Athens, Ga.—A surge in enrollment figures for university-based executive education programs is seen as a lagging indicator of an economic recovery. The Terry College of Business is among a worldwide consortium of schools that project an increase in customized executive education programs for 2011, which is a positive sign that a recovery has begun.
A recent international state–of–the–industry survey conducted by the International University Consortium for Executive Education found that many prestigious universities with executive education programs around the world are experiencing notably higher enrollment in 2011.
“We definitely are seeing companies investing again in our university–based executive education programs,” said Charles E. Squires, director of executive programs at the Terry College. “Clients tell us they appreciate the deep knowledge and perspective about pressing business issues provided by our business faculty members, many of whom are leading researchers and thinkers in their fields.”
According to the survey, 78 percent of UNICON participants project an increase in customized executive education programs during 2011. Nearly half of the schools surveyed indicated an increase in their number of programming days, now offering up to 39 weeks of open enrollment programs and an average of 49 weeks in custom programs. Slightly more than half also reported increasing the number of days that educational programs for executives are offered.
“As the survey trends indicate, the executive education industry is in a positive transition as industries rebound and their leaders return for the educational and development opportunities provided by university–based executive education,” said Mike Malefakis, associate dean for executive education at Columbia University and the co–chair of the UNICON benchmarking committee responsible for the survey. “UNICON member schools are responding with new curriculum designs and more relevant offerings that address the ongoing challenges facing companies and their leaders.”"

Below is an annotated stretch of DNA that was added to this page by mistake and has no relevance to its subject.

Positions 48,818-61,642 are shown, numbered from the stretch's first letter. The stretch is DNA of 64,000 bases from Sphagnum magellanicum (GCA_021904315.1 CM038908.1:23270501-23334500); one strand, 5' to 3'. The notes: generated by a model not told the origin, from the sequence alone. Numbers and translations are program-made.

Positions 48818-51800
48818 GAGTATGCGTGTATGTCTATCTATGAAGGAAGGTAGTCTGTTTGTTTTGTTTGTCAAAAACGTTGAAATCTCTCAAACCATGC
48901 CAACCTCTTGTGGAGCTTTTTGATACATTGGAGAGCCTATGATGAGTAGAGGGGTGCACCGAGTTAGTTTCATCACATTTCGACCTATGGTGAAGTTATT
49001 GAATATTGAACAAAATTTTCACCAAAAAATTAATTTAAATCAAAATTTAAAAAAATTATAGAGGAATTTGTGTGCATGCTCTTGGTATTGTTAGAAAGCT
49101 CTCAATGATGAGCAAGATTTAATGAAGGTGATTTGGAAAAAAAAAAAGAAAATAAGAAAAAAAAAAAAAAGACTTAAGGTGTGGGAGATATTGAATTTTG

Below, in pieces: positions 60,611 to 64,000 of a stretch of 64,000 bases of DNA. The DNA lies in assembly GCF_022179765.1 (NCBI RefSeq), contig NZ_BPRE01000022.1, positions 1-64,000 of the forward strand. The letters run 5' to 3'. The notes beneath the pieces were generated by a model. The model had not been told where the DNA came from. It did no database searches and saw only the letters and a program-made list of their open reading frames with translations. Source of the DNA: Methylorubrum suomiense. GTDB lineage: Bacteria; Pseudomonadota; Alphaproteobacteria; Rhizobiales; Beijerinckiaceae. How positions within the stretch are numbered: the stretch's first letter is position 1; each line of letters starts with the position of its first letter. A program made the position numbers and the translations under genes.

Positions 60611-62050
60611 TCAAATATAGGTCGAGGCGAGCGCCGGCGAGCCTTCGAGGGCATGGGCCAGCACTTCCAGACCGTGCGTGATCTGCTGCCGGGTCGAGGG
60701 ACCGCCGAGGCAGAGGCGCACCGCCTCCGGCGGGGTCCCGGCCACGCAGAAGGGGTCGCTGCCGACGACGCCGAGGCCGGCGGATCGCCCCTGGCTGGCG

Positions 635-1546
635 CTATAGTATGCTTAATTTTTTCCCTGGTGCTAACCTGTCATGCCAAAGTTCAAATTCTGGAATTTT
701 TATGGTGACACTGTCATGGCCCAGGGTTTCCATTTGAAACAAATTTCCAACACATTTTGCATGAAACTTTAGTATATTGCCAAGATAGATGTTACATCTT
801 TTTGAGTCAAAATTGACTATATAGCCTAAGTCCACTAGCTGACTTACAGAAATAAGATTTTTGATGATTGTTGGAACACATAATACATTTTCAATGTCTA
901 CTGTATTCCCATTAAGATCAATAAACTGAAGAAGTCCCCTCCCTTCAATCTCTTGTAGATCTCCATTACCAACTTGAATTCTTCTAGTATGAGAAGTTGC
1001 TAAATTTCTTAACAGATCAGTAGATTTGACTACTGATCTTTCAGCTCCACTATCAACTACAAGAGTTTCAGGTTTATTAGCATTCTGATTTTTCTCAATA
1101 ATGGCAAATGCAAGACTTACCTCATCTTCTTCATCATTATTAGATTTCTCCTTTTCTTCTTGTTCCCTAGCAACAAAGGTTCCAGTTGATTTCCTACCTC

Universities with executive education programs are also hiring staff at a faster rate. “UNICON members are adding staff professionals in the areas of curriculum design, account management, program management and business development to meet growing demand,” said Bill Scheurer, UNICON’s executive director.
Other UNICON members report that business leaders are returning to their university–based executive education programs because of the networking and personal growth opportunities that executives receive from engaging senior business faculty members in discussion on specific business, economic and management issues.
“Beyond dealing with business challenges, corporations are refocusing attention on providing upward mobility for their top leadership talent through university-based executive education programs,” said Pat Cataldo, UNICON board chairman and managing director for executive education at the University of North Carolina at Chapel Hill.
UNICON is a consortium of 97 worldwide member business schools committed to management, executive education and development. Member schools include the University of Georgia, Columbia, University of Michigan, University of South Carolina, Notre Dame, Harvard, Stanford, Wharton, London School of Business and Cheung Kong Graduate School of Business.
The UNICON State of Executive Education Survey represents a snapshot into the collective experience of UNICON member schools. Geographic distribution of the responding schools was the U.S. and Canada (59 percent), Europe (21 percent), Latin America (10 percent), Asia (8 percent) and Africa/Middle East (2 percent).
For more information about the Terry College executive education program, see www.terry.uga.edu/exec_ed/.